Turkish academic receives jail sentence for signing peace petition
A Turkish court on Tuesday sentenced academic Ayşe Gül Altınay to two years and one month in prison on charges of aiding a terrorist organisation for signing a petition calling for a peaceful end to Turkey’s three-decades-old conflict with Kurdish rebels, independent news site Bianet reported.
Another court refused a transfer request by jailed academic Füsun Üstel, who on May 8 began serving a one year and three months jail sentence on the same charges. Üstel, currently in a closed women’s prison in the central province of Eskişehir requested a transfer to an open prison. A criminal court in Eskişehir reversed an earlier decision by a judge allowing her transfer, Bianet said.
The two are among the 1128 of signatories of a petition which criticised the heavy-handed tactics employed by the Turkish army in predominantly Kurdish cities in the country, including long curfews and the use of heavy weaponry. The military operations began after a two-and-a-half year ceasefire between the state and the Kurdistan Workers’ Party (PKK), negotiated by the government of Recep Tayyip Erdoğan, broke down in July 2015.
Altınay, a respected academic from Sabancı University, during her final hearing held on May 21, called for an end to violence and suffering.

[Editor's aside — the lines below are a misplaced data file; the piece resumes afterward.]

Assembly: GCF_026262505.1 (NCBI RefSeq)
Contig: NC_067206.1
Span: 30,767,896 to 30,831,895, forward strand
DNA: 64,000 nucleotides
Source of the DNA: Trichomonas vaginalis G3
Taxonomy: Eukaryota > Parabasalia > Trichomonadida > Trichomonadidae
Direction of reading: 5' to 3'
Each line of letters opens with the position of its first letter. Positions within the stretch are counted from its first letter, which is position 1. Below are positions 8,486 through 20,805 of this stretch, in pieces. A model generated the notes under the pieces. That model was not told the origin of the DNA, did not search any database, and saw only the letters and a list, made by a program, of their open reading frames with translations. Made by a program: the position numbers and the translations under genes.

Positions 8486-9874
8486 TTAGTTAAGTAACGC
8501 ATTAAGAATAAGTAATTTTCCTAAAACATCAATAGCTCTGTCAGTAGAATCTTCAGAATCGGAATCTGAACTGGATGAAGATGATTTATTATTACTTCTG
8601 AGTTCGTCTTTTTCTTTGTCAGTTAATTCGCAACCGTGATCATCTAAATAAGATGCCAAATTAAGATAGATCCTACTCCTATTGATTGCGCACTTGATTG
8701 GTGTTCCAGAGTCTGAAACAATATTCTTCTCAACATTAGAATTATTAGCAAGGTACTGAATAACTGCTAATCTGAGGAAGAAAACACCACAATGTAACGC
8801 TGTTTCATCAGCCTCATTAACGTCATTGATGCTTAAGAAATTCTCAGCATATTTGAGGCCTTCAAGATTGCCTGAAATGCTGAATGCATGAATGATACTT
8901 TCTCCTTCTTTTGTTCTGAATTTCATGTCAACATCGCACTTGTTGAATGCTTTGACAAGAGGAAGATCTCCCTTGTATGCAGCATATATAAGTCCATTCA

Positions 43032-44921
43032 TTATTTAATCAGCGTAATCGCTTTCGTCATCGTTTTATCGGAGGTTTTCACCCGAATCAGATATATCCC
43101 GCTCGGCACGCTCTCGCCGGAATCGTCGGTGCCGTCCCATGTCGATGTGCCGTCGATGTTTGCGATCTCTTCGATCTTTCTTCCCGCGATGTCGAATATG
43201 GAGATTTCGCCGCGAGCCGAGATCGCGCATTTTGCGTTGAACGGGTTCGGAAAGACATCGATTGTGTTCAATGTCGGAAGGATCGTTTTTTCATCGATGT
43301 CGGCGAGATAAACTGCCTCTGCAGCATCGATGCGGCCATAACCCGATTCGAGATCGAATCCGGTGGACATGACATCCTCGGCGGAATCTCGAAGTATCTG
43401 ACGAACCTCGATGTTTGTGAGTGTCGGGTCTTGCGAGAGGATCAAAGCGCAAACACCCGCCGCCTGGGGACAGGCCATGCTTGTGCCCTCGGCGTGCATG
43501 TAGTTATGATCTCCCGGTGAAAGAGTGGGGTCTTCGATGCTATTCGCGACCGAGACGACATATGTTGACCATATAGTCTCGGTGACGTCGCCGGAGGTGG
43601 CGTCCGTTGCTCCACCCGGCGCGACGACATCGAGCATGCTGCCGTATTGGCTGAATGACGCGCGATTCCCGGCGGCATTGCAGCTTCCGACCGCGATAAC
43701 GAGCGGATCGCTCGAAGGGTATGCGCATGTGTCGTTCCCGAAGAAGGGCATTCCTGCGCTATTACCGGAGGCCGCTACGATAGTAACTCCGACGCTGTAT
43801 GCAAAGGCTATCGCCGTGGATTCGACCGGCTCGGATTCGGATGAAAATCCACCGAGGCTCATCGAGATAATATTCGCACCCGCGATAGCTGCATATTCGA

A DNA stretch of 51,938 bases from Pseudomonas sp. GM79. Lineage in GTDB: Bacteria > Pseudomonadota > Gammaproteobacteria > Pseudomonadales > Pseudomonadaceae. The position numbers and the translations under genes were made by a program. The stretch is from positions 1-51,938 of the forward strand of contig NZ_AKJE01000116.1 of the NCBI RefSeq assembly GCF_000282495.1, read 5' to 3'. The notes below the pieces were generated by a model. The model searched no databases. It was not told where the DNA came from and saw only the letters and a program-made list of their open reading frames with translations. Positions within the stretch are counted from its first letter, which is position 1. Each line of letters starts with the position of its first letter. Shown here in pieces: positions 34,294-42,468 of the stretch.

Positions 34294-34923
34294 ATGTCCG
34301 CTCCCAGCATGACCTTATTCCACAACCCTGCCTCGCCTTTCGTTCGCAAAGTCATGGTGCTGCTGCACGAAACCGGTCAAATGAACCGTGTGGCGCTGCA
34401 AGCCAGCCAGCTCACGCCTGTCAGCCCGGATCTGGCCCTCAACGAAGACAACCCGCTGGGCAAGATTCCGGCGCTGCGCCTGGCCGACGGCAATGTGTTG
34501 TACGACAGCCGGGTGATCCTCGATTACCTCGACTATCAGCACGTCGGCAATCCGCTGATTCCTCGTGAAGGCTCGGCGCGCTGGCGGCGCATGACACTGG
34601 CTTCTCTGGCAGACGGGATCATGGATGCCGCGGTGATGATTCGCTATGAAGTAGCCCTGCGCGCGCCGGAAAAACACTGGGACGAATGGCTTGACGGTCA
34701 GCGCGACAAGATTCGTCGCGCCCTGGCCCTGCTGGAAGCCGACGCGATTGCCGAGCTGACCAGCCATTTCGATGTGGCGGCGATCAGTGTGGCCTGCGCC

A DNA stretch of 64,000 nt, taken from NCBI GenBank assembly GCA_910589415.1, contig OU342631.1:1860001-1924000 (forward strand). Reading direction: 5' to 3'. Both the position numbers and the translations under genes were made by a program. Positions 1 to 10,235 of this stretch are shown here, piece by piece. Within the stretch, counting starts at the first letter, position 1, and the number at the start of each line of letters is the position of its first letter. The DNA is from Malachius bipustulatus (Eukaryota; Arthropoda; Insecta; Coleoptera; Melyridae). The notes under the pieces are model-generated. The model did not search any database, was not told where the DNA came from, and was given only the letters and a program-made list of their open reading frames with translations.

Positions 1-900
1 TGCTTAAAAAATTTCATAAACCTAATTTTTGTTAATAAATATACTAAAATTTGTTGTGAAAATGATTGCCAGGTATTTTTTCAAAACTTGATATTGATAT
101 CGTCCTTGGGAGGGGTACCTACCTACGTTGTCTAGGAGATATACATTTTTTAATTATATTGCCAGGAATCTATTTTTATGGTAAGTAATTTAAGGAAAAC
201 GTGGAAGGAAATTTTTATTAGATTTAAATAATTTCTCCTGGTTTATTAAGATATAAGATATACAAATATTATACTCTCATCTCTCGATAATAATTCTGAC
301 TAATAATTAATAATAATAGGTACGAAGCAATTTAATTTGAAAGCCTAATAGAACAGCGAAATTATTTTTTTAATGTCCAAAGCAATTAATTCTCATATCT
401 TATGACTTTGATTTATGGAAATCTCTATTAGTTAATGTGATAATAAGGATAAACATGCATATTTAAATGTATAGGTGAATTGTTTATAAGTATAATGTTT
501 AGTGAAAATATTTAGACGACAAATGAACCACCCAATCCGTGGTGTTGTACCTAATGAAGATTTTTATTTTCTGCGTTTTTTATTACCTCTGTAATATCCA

‘’Are we going to turn our pain into more violence, hate, pain and injustice, or into steps that multiply life, beauty, love, peace and justice?‘’ Altınay said.
‘’This is the main question that shapes my work and my life,‘’ the anthropologist working in the fields cultural studies and gender added.
Meanwhile, Üstel, a prominent political scientist retired from Galatasaray University in Istanbul, will be able to re-apply for a transfer in three months, according to the court’s decision.
While many signatories of the peace petition have been facing criminal charges, Üstel is the only academic that have been jailed thus far. Under the two-year emergency rule declared following a coup attempt in 2016, hundreds of peace petitioners have lost their jobs with no prospect of working again in Turkey and abroad as some have been subject to travel bans and some have had their passports revoked.